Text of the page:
Hedge and PE fund marketing unchained?


Financial services marketing breaks free. Yes, it looks just like this.

Let’s talk “new territory.”  For all the ambiguity and trepidation around financial services marketing, players in regulated industries are finally getting a handle on which communications tools can be most effective.  But wait – just when you thought it was safe to go back in the water, we’re now looking down the tunnel at the oncoming train of loosened restrictions for hedge and private equity funds.

These high powered entities have always been limited in their capacity to market themselves, but the Jumpstart Our Business Startups Act (JOBS Act) will change all that.  After a frustrating waiting period, the Act is on the short list of approvals for new SEC chief Mary Jo White, who plans to make the JOBS Act one of her early priorities as she takes the helm.

When the ball starts rolling, hedge funds and private equity leaders will be able to market directly to their pool of investors.  For many, that means institutional investors, but some firms are getting the jump on things by lowering their barrier to entry so that individual accredited investors can get on board.  Carlyle Group is leading the pack, dropping the minimum investment to $50,000 for some funds, while Blackstone and KKR are taking similar measures.

Douglas MacLean, an EZG friend and colleague with Armor Compliance, has been watching the trend materialize and believes that the new law could mark a turning point for smaller firms, as well.  He points out that the current rules and regulations governing hedge and private equity funds are subject to interpretation; smaller funds that were constricted in their marketing efforts for compliance reasons have been competing at a disadvantage.  The JOBS Act will create a level playing field, and private funds that want to advertise will know the rules of the road.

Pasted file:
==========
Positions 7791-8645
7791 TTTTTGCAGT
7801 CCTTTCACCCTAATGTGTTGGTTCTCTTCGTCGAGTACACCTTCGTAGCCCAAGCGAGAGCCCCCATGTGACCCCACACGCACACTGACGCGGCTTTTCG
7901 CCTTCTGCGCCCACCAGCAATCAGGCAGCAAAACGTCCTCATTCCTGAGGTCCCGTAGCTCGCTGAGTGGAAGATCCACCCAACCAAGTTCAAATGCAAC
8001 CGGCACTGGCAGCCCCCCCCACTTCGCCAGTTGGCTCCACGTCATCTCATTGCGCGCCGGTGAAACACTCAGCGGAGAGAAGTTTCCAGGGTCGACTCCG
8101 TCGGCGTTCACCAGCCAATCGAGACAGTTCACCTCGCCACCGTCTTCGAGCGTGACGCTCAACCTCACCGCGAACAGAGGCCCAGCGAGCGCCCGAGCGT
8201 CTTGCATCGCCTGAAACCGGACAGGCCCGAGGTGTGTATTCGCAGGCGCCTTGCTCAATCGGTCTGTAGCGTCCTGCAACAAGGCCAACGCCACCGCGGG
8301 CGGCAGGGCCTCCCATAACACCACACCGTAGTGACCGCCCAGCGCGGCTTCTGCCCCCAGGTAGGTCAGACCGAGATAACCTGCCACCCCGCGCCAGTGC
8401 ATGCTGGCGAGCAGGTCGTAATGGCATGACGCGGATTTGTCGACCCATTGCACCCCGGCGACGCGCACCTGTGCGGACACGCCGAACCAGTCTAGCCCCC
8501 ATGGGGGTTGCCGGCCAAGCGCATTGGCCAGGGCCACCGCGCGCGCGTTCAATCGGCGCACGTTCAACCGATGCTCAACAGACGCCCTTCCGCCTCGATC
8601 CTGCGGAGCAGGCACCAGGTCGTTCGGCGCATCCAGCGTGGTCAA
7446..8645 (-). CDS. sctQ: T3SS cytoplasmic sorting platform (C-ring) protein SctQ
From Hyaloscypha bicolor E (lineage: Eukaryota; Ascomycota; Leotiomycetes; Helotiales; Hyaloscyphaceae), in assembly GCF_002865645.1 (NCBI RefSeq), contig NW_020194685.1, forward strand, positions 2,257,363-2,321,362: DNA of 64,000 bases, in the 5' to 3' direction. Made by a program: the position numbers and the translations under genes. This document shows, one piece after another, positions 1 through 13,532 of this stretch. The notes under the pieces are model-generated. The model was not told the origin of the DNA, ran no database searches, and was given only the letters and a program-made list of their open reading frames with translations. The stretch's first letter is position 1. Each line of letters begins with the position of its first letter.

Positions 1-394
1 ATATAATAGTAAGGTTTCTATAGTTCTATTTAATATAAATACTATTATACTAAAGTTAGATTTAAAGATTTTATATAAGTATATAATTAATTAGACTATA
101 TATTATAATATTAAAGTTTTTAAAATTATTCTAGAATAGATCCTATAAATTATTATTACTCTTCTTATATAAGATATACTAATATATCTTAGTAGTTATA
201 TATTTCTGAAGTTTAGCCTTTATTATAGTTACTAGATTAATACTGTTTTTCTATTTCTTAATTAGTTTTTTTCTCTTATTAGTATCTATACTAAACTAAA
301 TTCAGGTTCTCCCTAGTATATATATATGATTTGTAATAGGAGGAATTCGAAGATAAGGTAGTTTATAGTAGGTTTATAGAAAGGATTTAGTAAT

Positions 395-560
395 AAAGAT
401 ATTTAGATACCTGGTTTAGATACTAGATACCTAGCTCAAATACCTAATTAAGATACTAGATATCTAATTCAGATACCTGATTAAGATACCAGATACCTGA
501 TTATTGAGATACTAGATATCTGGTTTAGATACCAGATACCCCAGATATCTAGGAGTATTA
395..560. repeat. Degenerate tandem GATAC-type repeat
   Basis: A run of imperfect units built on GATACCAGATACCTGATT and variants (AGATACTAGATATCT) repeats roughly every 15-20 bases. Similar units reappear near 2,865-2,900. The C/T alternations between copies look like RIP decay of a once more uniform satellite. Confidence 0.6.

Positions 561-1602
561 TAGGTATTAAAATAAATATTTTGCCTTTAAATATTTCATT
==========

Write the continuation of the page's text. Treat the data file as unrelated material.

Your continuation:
We see two clear implications for two different audiences:

  1. Hedge funds and private equity firms that are smart and swift in getting their message out will win.  Regardless of how long they may have been in business, the JOBS Act creates a new first-to-market game that will allow some leapfrogging in the marketplace.  I’m not proposing we’ve reached a “go loud or go home” inflection point, but firms that stay behind the curtain are likely to lose market- and mind-share in the coming years.
  2. Financial advisors are going to be faced with more noise, more questions from clients, and more decisions to make. As marketing messages start to reach individual investors, their financial representatives will need to be educated on which funds are the right fit and which may distract clients from their investment goals.

Whichever side of the equation you’re on, this will be a fascinating marketing adjustment for financial services.  The trick will be getting in front of the message while keeping transparency top of mind for the sake of investors.  The game is afoot!


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One Response to “Hedge and PE fund marketing unchained?”

  1. Africa Offers Better Returns On PE Investments Amidst Risks: KPMG | Allana Potash Blog Says:

    […] Hedge and PE fund marketing unchained? (ebbenzallgroup.wordpress.com) […]

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